There’s a lot of truth to that. The essence of good citizenship in a democratic society is to spend time with those who disagree with you so you can understand their best arguments.”

David Lindsay: In this column, Brooks hits a home run with the bases loaded.

Ezra Klein | The Enemies of Liberalism Are Showing Us What It Really Means – The New York Times

   Opinion Columnist

“After three decades of dominance, liberalism is losing its hold on Western minds,” Matthew Rose writes in his powerful new book, “A World After Liberalism.

Rose does not mean liberalism in the way we typically use the word. This is not about supporting universal health care or disagreeing with Justice Samuel Alito. Rose means liberalism as in the shared assumptions of the West: a belief in human dignity, universal rights, individual flourishing and the consent of the governed.

That liberalism has been battered by financial crises, the climate crisis, checkered pandemic responses, right-wing populists and a rising China. It seems exhausted, ground down, defined by the contradictions and broken promises that follow victory rather than the creativity and aspiration that attend struggle.

At least, it did. Ukraine’s refusal to bend the knee to Vladimir Putin has reminded the West that, for those who have not yet learned to take it for granted, life under liberalism is worth fighting for. But true renewal will require more than horror at Russia’s invasion or paeans to Ukraine’s courage. It will mean grappling with liberalism’s deficiencies and rediscovering its core radicalism.”

Moral Relativism | Internet Encyclopedia of Philosophy

Moral Relativism

“Moral relativism is the view that moral judgments are true or false only relative to some particular standpoint (for instance, that of a culture or a historical period) and that no standpoint is uniquely privileged over all others.  It has often been associated with other claims about morality: notably, the thesis that different cultures often exhibit radically different moral values; the denial that there are universal moral values shared by every human society; and the insistence that we should refrain from passing moral judgments on beliefs and practices characteristic of cultures other than our own.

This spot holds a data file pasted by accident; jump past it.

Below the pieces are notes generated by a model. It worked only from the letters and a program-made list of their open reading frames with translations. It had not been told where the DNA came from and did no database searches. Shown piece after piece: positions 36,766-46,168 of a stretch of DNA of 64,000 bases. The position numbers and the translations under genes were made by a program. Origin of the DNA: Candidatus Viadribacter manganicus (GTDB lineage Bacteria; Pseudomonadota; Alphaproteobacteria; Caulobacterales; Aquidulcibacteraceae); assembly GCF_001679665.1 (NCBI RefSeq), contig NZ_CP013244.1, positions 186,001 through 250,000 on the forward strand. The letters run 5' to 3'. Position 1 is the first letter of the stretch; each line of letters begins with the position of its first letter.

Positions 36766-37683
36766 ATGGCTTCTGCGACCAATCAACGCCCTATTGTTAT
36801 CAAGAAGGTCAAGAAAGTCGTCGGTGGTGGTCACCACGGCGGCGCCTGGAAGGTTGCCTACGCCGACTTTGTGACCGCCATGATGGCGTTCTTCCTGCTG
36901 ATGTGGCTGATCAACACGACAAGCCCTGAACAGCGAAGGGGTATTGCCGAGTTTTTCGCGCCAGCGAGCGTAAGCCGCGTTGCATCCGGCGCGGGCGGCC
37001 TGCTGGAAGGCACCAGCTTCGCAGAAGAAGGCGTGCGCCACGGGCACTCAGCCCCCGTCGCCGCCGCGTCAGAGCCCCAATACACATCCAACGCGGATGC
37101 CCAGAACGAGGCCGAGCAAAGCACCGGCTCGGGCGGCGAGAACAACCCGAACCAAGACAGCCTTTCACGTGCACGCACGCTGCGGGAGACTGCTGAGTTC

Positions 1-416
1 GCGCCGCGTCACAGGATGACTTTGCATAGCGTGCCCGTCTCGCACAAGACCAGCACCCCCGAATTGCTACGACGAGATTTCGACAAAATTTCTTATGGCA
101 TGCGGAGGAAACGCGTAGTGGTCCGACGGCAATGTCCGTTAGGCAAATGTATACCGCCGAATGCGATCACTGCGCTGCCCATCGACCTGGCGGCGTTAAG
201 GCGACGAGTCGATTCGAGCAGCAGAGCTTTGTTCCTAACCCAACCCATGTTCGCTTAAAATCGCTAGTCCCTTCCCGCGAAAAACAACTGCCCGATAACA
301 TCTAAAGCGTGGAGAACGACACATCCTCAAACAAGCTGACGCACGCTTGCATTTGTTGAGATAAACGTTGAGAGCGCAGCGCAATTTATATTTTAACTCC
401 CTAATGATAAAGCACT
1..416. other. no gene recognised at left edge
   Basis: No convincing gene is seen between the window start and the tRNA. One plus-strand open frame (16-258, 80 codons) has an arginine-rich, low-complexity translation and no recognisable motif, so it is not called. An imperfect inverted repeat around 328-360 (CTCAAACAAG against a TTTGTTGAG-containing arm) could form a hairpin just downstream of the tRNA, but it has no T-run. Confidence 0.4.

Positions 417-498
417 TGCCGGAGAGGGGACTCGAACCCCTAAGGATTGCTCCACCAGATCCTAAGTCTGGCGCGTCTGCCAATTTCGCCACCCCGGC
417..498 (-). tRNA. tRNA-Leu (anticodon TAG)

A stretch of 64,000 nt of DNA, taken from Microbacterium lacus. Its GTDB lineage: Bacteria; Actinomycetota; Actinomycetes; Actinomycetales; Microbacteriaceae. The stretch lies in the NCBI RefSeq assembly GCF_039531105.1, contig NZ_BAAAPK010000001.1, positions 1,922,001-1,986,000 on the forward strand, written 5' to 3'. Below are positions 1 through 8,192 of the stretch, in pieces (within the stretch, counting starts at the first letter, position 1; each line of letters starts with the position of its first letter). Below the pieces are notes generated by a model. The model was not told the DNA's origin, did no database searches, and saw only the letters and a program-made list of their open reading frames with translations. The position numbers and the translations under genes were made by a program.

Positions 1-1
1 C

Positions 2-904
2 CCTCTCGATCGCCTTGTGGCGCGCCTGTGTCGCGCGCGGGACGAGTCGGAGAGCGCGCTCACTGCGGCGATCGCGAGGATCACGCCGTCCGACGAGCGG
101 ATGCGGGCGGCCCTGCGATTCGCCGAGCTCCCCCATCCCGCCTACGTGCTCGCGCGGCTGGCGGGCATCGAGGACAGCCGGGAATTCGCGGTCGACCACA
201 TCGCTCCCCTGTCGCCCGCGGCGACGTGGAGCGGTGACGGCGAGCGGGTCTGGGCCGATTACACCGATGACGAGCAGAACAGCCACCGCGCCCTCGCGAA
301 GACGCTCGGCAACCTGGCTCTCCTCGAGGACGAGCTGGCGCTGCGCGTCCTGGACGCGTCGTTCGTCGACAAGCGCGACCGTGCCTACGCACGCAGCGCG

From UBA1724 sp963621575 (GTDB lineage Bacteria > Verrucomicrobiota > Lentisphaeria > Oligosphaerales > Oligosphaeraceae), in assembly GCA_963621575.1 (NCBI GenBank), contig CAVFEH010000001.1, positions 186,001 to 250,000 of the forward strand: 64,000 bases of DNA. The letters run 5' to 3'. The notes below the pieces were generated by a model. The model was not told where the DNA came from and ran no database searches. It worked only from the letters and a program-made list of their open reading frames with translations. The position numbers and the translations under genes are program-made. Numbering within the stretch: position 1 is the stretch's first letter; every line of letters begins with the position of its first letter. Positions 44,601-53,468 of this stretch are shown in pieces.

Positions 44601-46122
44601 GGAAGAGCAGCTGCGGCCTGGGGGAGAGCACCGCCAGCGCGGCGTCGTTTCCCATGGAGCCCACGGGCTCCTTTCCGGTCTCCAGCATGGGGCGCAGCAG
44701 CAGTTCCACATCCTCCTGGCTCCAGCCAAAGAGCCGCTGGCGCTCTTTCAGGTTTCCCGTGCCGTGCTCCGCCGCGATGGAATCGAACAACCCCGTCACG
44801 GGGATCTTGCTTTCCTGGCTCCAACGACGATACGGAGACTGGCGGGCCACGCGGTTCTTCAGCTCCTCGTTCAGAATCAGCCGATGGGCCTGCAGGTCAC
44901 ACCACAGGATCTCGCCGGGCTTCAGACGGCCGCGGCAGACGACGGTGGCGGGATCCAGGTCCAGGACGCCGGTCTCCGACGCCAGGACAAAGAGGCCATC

Relativistic views of morality first found expression in 5th century B.C.E. Greece, but they remained largely dormant until the 19th and 20th centuries.  During this time, a  number of factors converged to make moral relativism appear plausible.  These included a new appreciation of cultural diversity prompted by anthropological discoveries; the declining importance of religion in modernized societies; an increasingly critical attitude toward colonialism and its assumption of moral superiority over the colonized societies; and growing skepticism toward any form of moral objectivism, given the difficulty of proving value judgments the way one proves factual claims.

For some, moral relativism, which relativizes the truth of moral claims, follows logically from a broader cognitive relativism that relativizes truth in general.  Many moral relativists, however, take the fact-value distinction to be fundamental.  A common, albeit negative, reason for embracing moral relativism is simply the perceived untenability of moral objectivism: every attempt to establish a single, objectively valid and universally binding set of moral principles runs up against formidable objections.  A more positive argument sometimes advanced in defense of moral relativism is that it promotes tolerance since it encourages us to understand other cultures on their own terms.”

Source: Moral Relativism | Internet Encyclopedia of Philosophy

Yuval Noah Harari Believes This Simple Story Can Save the Planet – The New York Times

https://www.nytimes.com/interactive/2021/11/08/magazine/yuval-noah-harari-interview.html

“With the publication in the United States of his best-selling “Sapiens” in 2015, the Israeli historian and philosopher Yuval Noah Harari arrived at the top rank of public intellectuals, a position he consolidated with “Homo Deus” (2017) and “21 Lessons for the 21st Century” (2018). Harari’s key theme is the idea that human society has largely been driven by our species’s capacity to believe in what he calls fictions: those things whose power is derived from their existence in our collective imaginations, whether they be gods or nations; our belief in them allows us to cooperate on a societal scale. The broad sweep of Harari’s writing, which encompasses the prehistoric past and a dark far-off future, has turned him into a bit of a walking inkblot test. “The general misunderstandings of me,” says Harari, 45, co-author of the recently published “Sapiens: A Graphic History, Volume 2” (the latest in a series of graphic-novel adaptations of his work), “are that I’m the prophet of doom and then there’s this opposite view that I think everything is wonderful.” Both, of course, might be true. “Once the books are out, the ideas are out of your hands,” he says.”

Steven Pinker Thinks Your Sense of Imminent Doom Is Wrong – The New York Times